ABOLITIONIST JOHN BROWN WRITES TO HIS BROTHER TO ASSESS HIS LAND HOLDINGS IN OHIO
BROWN, JOHN. (1800-1859). American abolitionist. Scarce, early, Autograph Letter Signed, “John Brown”. One full page, quarto. Boston, June 3, 1839. Seal tear, else very fine condition. Addressed on integral address leaf to “Mr. Oliver O. Brown [his brother] and Mr. William A. Munroe, Stow, Portage Co., Ohio”, entirely in Brown’s holograph, with a red, faint circular “Boston” postal cancellation. Brown writes:
“Dear friends, I some expect to send an agent from this place to examine my lands in Franklin, Hudson, and Twinsburg, being in all (including the one hundred acres in Twinsburg bought of Oliver) about five hundred acres. I want Oliver to have properly executed deeds, of the Twinsburg land executed, and recorded without delay. If Milo L. Hudson’s heirs, or executors, have or will cause the deed in Mr. Frederick Baldwin’s hands to be put in my possession upon my paying the amount the arbiters award called for on the 23rd February last being some $35, or 40 dollars I want to have that money made out some way for me till I return, have it paid them and that deed immediately put on record. Should an agent come out, I shall refer him to you, and wish to have you go on to the premises with him without fail, and use as good an influence with him in my favour as to showing the land, its location, and value, as you can consistently with a good conscience. If you will attend to the business for me with promptitude, you will confer a special favour and shall be promptly rewarded by your brother and friend John Brown”.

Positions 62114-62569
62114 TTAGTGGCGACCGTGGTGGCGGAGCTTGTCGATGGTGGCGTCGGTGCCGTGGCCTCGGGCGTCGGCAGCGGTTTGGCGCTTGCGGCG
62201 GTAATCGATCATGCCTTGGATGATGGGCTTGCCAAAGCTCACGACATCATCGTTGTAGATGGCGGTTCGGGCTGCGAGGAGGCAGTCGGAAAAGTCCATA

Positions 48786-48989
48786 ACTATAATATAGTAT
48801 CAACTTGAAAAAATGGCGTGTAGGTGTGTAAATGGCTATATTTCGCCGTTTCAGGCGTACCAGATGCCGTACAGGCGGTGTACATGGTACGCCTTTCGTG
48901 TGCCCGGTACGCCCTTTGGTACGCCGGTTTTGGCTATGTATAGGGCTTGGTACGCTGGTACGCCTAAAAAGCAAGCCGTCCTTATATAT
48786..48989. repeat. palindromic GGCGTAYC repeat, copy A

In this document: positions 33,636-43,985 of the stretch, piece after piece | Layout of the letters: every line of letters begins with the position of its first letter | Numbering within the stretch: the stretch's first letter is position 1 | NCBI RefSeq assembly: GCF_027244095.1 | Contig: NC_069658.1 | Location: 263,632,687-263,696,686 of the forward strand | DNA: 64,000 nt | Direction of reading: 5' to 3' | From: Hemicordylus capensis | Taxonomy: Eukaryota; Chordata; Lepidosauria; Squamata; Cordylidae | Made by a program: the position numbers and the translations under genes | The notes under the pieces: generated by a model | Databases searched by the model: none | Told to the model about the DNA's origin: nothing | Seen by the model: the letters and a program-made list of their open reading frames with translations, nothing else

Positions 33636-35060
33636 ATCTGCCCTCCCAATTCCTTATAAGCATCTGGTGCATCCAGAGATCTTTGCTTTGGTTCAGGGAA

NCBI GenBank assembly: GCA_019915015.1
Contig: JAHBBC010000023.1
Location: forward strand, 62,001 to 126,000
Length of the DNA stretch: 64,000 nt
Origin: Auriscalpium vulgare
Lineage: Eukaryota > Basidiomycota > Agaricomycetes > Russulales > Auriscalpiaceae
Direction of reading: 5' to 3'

Five years before writing this letter, John Brown established a project to educate young African Americans in Pennsylvania, where he lived with his family. The next 20 years of his life were devoted to continuing that education and pursuing other abolitionist ventures. In 1855, he and five of his sons joined other Northerners in the “war” against the pro-slavery Southerners, at which time many members of both sides were killed during the fighting. Four years later, Brown decided the only way to permanently end slavery was to stop it by force. On October 15, 1859, he and 18 others seized the U.S. arsenal at Harper’s Ferry and took control of the town. The next day, marines under the command of Colonel Robert E. Lee surrounded Harper’s Ferry and ousted Brown and his men. During the struggle, ten of Brown’s compatriots, including two of his sons, were killed. Wounded himself, Brown was arrested and charged with murder and treason; he was convicted and hanged for his crimes in December of 1859.